“The kernel meets The Colonel in a just-published Microsoft patent application for an Advertising Services Architecture, which delivers targeted advertising as ‘part of the OS.’ Microsoft, who once teamed with law enforcement to protect consumers from unwanted advertising, goes on to boast that the invention can ‘take steps to verify ad consumption,’ be used to block ads from competitors, and even sneak a peek at ‘user document files, user e-mail files, user music files, downloaded podcasts, computer settings, [and] computer status messages’ to deliver more tightly targeted ads.”

From the how much can you remember department:

The research reveals that the average citizen has to remember five passwords, five pin numbers, two number plates, three security ID numbers and three bank account numbers just to get through day to day life.

Six out of ten people claimed that they suffer from “information overload,” stating that they need to write these numbers down in order to remember them.

However, more than half of the 3000 people surveyed admitted to using the same password across all accounts, leaving them at risk of potentially severe security breaches.

Professor Ian Robertson, a neuropsychology expert based at Trinity College Dublin who carried out the study, said: “People have more to remember these days, and they are relying on technology for their memory.

“But the less you use of your memory, the poorer it becomes. This may be reflected in the survey findings which show that the over 50s who grew up committing more to memory report better performance in many areas than those under 30 who are heavily reliant on technology to act as their day to day aide memoir.”

Who ownes that copy?:

‘Copyfraud is everywhere. False copyright notices appear on modern reprints of Shakespeare’s plays, Beethoven’s piano scores, greeting card versions of Monet’s Water Lilies, and even the US Constitution. Archives claim blanket copyright in everything in their collections. Vendors of microfilmed versions of historical newspapers assert copyright ownership. These false copyright claims, which are often accompanied by threatened litigation for reproducing a work without the owner’s permission, result in users seeking licenses and paying fees to reproduce works that are free for everyone to use…'”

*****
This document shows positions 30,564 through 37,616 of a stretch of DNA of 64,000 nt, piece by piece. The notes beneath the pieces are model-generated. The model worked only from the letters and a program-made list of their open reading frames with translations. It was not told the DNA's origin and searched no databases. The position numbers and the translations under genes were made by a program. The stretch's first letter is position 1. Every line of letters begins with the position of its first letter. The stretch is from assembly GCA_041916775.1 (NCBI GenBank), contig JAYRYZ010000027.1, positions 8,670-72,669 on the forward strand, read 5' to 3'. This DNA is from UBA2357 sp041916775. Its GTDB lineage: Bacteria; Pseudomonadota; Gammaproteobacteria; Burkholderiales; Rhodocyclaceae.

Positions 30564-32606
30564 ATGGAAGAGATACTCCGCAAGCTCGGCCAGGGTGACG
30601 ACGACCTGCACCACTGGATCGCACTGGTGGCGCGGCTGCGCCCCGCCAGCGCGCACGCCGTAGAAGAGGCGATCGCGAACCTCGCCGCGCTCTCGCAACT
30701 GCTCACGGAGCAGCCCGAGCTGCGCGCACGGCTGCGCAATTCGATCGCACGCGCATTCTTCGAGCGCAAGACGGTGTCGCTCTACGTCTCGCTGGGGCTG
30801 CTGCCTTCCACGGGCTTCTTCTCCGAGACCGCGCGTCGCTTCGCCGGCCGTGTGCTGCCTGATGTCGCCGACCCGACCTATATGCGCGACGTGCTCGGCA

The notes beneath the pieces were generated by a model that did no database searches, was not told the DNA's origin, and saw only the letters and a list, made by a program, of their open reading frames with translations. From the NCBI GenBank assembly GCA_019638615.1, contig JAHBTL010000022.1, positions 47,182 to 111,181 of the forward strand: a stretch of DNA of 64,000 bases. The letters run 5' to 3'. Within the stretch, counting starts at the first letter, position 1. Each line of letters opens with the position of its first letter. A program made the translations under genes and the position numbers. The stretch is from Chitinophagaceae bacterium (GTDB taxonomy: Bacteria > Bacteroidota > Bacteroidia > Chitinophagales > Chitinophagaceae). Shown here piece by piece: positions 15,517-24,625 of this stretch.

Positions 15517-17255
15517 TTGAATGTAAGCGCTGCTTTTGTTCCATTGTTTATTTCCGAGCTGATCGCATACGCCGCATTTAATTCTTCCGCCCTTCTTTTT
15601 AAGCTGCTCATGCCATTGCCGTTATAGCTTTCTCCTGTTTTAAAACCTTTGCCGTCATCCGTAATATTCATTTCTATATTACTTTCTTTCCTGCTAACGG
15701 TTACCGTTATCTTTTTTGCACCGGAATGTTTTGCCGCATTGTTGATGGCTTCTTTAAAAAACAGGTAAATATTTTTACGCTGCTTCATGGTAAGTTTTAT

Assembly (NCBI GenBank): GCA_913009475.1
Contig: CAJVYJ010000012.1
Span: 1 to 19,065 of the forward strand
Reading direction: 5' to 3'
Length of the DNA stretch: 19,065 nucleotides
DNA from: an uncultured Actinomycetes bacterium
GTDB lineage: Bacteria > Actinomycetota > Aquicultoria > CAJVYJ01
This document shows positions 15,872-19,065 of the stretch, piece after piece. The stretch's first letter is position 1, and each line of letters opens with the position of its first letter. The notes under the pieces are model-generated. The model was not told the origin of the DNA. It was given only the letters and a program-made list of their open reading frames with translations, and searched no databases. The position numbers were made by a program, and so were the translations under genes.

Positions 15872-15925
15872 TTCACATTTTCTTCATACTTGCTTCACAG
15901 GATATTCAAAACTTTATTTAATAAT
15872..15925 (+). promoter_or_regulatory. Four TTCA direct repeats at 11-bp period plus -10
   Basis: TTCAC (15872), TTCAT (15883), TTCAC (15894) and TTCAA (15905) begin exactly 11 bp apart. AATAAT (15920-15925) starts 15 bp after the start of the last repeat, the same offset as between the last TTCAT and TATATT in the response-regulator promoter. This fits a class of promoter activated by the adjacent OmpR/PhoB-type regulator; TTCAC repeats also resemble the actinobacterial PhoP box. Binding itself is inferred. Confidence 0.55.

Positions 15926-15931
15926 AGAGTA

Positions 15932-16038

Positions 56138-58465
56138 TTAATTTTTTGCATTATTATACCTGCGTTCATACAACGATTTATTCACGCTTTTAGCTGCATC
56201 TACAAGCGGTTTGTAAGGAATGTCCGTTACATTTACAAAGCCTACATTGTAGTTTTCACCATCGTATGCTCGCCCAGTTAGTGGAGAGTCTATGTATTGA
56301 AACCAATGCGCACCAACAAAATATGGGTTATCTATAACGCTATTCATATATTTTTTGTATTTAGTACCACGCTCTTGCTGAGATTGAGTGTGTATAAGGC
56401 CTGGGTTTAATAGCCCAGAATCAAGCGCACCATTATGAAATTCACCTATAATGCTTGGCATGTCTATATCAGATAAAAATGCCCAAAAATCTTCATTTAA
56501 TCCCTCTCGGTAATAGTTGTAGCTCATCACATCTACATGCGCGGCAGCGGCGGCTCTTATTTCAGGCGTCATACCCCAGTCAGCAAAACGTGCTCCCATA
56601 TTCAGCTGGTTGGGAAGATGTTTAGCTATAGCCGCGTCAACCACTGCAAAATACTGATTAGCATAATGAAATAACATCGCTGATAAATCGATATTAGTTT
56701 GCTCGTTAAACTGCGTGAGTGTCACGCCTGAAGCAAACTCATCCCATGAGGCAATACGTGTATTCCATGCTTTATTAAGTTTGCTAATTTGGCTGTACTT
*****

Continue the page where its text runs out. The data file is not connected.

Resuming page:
Second Life – the real picture emerges:

The LA Times is running a story today saying that marketers are pulling out of Second Life, primarily because — surprise, surprise — the ‘more than 8 million residents’ figure on the game’s Web site is grossly inflated. Also, as it turns out, the virtual world’s regular visitors — at most 40,000 of them online at any time — are not only disinterested in in-world marketing, but actively hostile to it, staging attacks on corporate presences such as the Reebok and American Apparel stores.

THIS IS FUN:
RunBot Robot Walks:
“The basic walking steps of Runbot, which has been built by scientists co-operating across Europe, are controlled by reflex information received by peripheral sensors on the joints and feet of the robot, as well as an accelerometer which monitors the pitch of the machine. These sensors pass data on to local neural loops – the equivalent of local circuits – which analyse the information and make adjustments to the gait of the robot in real time.”

THIS IS GODO NEWS:
from the free-at-last dept:
“IBM is making it easier to utilize its patented intellectual property to implement nearly 200 standards in the SOA, Web services, security and other spaces. Under a pledge issued by the company Wednesday, IBM is granting universal and perpetual access to intellectual property that might be necessary to implement standards designed to make software interoperable. IBM will not assert any patent rights to its technologies featured in these standards. The company believes its move in this space is the largest of its kind.”

Interop was AMAZING!

The Interop Event last week at Burton Group Catalyst was a huge milestone. The event lived up to its name…

cat·a·lyst [kat-l-ist] -noun
A person or thing that precipitates an event or change.

The energy in the room was really high. Everyone was excited. People said there was interest from enterprises (the attendees at the conference who were not vendors) in the technology and how they could help them with identity management.

It was so inspiring after all these years to actually see the vision manifest so concretely. I was at my first ‘identity meeting’ in June of 2003 when Planetwork hosted an ‘extra day’ with Identity Commons (1). It was described this way by an attendee:

I attended the “extra” day of the conference today. I was in a session that could have been called: all digital identity, all day and all of the night.

So four years later it was really amazing. As Dick highlighted we are finally up to “the chasm“.